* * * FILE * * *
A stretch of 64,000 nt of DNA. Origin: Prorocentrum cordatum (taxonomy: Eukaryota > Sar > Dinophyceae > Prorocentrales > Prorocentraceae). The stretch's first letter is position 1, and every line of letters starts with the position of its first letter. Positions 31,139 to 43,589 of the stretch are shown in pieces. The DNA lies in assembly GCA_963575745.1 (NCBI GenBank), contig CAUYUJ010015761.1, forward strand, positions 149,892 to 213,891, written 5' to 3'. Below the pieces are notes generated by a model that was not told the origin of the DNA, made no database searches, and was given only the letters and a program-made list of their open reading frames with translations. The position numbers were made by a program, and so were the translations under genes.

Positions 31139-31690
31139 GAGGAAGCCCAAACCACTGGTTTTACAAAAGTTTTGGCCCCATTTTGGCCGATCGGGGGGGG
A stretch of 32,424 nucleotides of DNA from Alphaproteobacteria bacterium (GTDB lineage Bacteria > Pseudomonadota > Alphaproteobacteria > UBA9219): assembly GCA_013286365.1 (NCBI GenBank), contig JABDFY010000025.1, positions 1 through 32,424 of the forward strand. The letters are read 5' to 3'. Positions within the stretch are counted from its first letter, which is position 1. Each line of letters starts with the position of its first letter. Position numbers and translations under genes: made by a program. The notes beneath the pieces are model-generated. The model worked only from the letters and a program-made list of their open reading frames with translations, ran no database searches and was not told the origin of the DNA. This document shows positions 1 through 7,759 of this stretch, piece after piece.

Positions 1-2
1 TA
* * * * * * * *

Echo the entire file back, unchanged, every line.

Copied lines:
A stretch of 64,000 nt of DNA. Origin: Prorocentrum cordatum (taxonomy: Eukaryota > Sar > Dinophyceae > Prorocentrales > Prorocentraceae). The stretch's first letter is position 1, and every line of letters starts with the position of its first letter. Positions 31,139 to 43,589 of the stretch are shown in pieces. The DNA lies in assembly GCA_963575745.1 (NCBI GenBank), contig CAUYUJ010015761.1, forward strand, positions 149,892 to 213,891, written 5' to 3'. Below the pieces are notes generated by a model that was not told the origin of the DNA, made no database searches, and was given only the letters and a program-made list of their open reading frames with translations. The position numbers were made by a program, and so were the translations under genes.

Positions 31139-31690
31139 GAGGAAGCCCAAACCACTGGTTTTACAAAAGTTTTGGCCCCATTTTGGCCGATCGGGGGGGG
A stretch of 32,424 nucleotides of DNA from Alphaproteobacteria bacterium (GTDB lineage Bacteria > Pseudomonadota > Alphaproteobacteria > UBA9219): assembly GCA_013286365.1 (NCBI GenBank), contig JABDFY010000025.1, positions 1 through 32,424 of the forward strand. The letters are read 5' to 3'. Positions within the stretch are counted from its first letter, which is position 1. Each line of letters starts with the position of its first letter. Position numbers and translations under genes: made by a program. The notes beneath the pieces are model-generated. The model worked only from the letters and a program-made list of their open reading frames with translations, ran no database searches and was not told the origin of the DNA. This document shows positions 1 through 7,759 of this stretch, piece after piece.

Positions 1-2
1 TA